Much is made of Nagato’s loyalty to Kyon that seems to supersede all other authority. Through this is how I interpret her offer of food to Haruhi. Nagato knows that Haruhi is important to Kyon. She goes to find Haruhi when Kyon calls Nagato up and tells her that Haruhi’s missing. And, when she perceives that Kyon is in trouble and that Haruhi is dicking around rather than helping him right away, she slows time down to mitigate that effect.

Nagato comes off a bit cold to Haruhi in the process. To me, I thought this unavoidable. She didn’t just make a world for Kyon that was totally normal. She took Haruhi away from him. Perhaps that was necessary since she couldn’t adjust memories beyond a period of one year prior, but we never got a good explanation for that anyway. I think there must be some part of Nagato that resents Haruhi for what she puts Kyon through. That’s not to say Nagato totally hates her. She should respect Haruhi in some ways for having qualities she lacks and respect her for taking care of her when she was ill. Human interactions aren’t totally black-and-white that way, even if they involve an alien.

Anyone who’s savvy can probably figure out that the stereo set and CD will come into play sooner or later. I leave to the reader to guess what may be on that disc.

For a while, I contemplated writing an extended scene where Haruhi would’ve met Kyon at his house, but it didn’t seem to add very much.

The rest of the chapter is where Asakura’s influence is slowly realized. This, to me, is the fundamental difference between Haruhi and the others in the brigade. Haruhi is impulsive. She wants to do things right away, spur of the moment, and no one else in the group is really like that. Kyon shares her overall sense of wonder and awe. I think that distinguishes him most. But Asahina, Koizumi, and Nagato all have different priorities. The first two, to an extent, have been dedicated to monitoring the situation and ensuring the status quo. Nagato’s had a hand in that, too. And while Haruhi can be understanding and polite all she wants, lack of overt enthusiasm she senses from her friends sticks with her. I tweaked this rationale based on feedback, and I think now it’s very logical, very tight.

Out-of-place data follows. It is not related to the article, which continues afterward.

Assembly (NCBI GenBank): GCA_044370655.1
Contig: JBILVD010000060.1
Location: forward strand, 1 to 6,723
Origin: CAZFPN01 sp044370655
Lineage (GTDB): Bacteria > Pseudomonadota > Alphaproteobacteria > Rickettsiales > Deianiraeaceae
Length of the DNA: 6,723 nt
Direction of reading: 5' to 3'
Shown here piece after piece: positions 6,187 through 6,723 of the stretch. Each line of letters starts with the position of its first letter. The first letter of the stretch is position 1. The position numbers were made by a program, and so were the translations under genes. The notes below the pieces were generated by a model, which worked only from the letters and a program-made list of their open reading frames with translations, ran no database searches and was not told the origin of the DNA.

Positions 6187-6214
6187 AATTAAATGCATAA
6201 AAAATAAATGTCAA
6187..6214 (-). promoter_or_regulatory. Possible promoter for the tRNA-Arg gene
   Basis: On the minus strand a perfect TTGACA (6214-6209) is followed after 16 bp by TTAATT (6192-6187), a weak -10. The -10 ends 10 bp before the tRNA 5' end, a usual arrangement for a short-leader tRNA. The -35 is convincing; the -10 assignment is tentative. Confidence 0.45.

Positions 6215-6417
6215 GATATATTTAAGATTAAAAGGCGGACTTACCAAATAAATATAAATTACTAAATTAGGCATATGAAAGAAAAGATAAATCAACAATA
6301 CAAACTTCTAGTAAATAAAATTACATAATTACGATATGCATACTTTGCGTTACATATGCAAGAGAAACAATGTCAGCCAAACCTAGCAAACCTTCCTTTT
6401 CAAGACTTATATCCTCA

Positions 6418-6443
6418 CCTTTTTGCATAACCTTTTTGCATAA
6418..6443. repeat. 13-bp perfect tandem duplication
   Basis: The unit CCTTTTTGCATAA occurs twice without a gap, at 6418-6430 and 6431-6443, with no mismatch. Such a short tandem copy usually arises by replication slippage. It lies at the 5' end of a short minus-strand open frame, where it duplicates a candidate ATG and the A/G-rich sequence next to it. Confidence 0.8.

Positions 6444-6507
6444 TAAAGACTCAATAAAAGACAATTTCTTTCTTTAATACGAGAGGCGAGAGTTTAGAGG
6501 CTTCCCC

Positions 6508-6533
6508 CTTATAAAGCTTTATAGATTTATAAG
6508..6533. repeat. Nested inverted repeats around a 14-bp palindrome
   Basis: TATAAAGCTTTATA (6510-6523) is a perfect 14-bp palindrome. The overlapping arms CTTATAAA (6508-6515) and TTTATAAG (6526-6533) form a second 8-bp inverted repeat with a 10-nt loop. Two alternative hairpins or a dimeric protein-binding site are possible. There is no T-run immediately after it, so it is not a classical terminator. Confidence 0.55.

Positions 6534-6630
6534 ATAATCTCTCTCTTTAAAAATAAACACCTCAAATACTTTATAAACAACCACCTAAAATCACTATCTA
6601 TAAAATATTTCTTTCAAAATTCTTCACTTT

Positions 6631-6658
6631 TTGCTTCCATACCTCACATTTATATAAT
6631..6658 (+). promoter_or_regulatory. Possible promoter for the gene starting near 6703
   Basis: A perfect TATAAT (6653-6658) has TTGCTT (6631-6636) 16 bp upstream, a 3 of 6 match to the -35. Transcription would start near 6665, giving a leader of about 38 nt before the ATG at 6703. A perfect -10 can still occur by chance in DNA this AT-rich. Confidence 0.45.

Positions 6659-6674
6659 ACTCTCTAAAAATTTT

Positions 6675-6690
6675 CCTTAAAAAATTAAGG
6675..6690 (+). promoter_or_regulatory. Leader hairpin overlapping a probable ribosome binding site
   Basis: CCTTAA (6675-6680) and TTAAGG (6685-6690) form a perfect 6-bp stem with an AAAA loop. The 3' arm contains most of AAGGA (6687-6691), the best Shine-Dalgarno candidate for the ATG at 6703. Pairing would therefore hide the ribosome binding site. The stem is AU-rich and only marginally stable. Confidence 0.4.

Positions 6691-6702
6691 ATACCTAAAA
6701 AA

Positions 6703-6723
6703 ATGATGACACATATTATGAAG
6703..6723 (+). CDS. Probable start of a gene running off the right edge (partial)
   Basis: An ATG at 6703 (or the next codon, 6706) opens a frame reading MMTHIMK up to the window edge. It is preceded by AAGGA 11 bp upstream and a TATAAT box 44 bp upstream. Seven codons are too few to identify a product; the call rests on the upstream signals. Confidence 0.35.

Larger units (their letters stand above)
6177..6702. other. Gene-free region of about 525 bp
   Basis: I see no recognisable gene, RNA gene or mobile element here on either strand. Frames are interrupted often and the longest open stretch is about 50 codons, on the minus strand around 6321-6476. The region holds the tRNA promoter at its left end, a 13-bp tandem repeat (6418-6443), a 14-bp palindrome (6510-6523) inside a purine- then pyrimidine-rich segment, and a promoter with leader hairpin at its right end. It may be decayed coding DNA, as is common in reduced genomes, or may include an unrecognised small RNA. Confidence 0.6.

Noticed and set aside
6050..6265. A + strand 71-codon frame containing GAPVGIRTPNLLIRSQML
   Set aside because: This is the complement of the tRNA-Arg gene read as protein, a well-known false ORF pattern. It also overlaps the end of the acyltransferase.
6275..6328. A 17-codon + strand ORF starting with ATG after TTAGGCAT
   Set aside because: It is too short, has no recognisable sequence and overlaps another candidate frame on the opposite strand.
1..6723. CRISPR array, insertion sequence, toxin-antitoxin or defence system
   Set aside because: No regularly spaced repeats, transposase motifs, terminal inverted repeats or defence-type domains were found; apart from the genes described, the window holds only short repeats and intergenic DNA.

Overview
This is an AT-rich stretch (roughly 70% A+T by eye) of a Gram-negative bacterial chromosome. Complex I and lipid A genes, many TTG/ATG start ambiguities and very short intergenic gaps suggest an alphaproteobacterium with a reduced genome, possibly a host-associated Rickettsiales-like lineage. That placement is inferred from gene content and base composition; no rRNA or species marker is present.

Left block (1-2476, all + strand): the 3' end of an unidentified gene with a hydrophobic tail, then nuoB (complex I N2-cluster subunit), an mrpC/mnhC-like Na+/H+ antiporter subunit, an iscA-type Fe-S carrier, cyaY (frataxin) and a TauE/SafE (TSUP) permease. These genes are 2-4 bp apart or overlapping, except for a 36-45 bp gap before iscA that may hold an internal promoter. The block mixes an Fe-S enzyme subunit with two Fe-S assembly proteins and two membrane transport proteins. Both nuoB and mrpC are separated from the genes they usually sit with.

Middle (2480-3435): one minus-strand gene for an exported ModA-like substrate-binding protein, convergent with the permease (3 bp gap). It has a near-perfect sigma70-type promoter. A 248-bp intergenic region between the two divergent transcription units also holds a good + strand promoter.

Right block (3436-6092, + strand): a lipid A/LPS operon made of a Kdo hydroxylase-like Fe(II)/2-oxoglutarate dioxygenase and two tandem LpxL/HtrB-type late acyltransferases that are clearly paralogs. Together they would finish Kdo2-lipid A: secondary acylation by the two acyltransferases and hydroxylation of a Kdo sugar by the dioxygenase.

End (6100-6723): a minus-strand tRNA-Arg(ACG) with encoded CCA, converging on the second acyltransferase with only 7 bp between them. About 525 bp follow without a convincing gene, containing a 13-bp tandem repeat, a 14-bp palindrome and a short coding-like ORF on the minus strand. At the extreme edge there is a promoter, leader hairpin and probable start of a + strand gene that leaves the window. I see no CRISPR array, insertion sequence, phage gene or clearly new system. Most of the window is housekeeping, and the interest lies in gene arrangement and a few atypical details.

The Piggy planet scenes are adapted from similar scenes originally written for the first draft of chapter four. These are only slightly adjusted to account for the different circumstances. Originally, Asakura took Haruhi there as a demonstration of the universe’s wonders, and the distinct implication was that the Sickness the Piggies experienced was deliberately given to them by the Entity. Of course, the name Rooter and the Piggies come from the Ender’s Game series by Orson Scott Card.

The chapter is pretty long by this point, but necessarily so. The effect of Asakura’s insidious words isn’t realized until Haruhi’s back and realizes the mistake she’s made in misinterpreting a lack of overt enthusiasm for a lack of true desire. This, I feel, is the moment when Haruhi realizes just how different she is from the others—not in the sense of being an inhuman creature or anything like that but in having such a different outlook on the world, one that the other members of the brigade don’t necessarily share.